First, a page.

Entries linking to water-moccasin
Old English wæter, from Proto-Germanic *watr- (source also of Old Saxon watar, Old Frisian wetir, Dutch water, Old High German wazzar, German Wasser, Old Norse vatn, Gothic wato "water"), from PIE *wod-or, suffixed form of root *wed- (1) "water; wet."
To keep (one's) head above water in the figurative sense is recorded from 1742. Water cooler is recorded from 1846; water polo from 1884; water torture from 1928. Linguists believe PIE had two root words for water: *ap- and *wed-. The first (preserved in Sanskrit apah as well as Punjab and julep) was "animate," referring to water as a living force; the latter referred to it as an inanimate substance. The same probably was true of fire (n.).
1610s, foot-covering worn originally by native North American people (made of deerskin or soft leather and without a stiff sole), from an Algonquian language of Virginia, probably Powhatan makasin "shoe," from Central Atlantic Coast Algonquian *mockasin, which is similar to Southern New England Algonquian *makkusin, Munsee Delaware mahkusin, Ojibwa makizin. Related: Moccasined.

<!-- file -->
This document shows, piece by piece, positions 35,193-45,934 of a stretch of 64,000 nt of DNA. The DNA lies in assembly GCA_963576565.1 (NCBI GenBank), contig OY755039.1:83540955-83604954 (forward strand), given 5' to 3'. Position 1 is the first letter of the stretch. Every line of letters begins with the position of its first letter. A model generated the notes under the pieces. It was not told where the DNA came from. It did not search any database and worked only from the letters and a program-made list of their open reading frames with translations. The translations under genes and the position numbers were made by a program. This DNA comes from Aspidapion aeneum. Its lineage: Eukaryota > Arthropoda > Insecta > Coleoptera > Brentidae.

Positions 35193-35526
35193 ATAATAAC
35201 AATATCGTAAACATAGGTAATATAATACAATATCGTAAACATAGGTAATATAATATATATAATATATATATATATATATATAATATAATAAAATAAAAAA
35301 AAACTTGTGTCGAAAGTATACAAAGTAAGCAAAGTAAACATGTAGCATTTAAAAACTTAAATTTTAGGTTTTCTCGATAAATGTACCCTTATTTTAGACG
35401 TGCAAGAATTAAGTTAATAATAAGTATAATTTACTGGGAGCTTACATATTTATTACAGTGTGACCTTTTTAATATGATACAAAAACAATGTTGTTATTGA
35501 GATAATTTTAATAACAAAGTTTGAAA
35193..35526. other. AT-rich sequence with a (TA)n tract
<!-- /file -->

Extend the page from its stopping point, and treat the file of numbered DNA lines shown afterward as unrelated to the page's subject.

As a name for a type of venomous snake of the southern U.S. (1784), it is perhaps a different word, but none has been found to match it. Bright regards them as identical, but the sense connection is difficult to explain.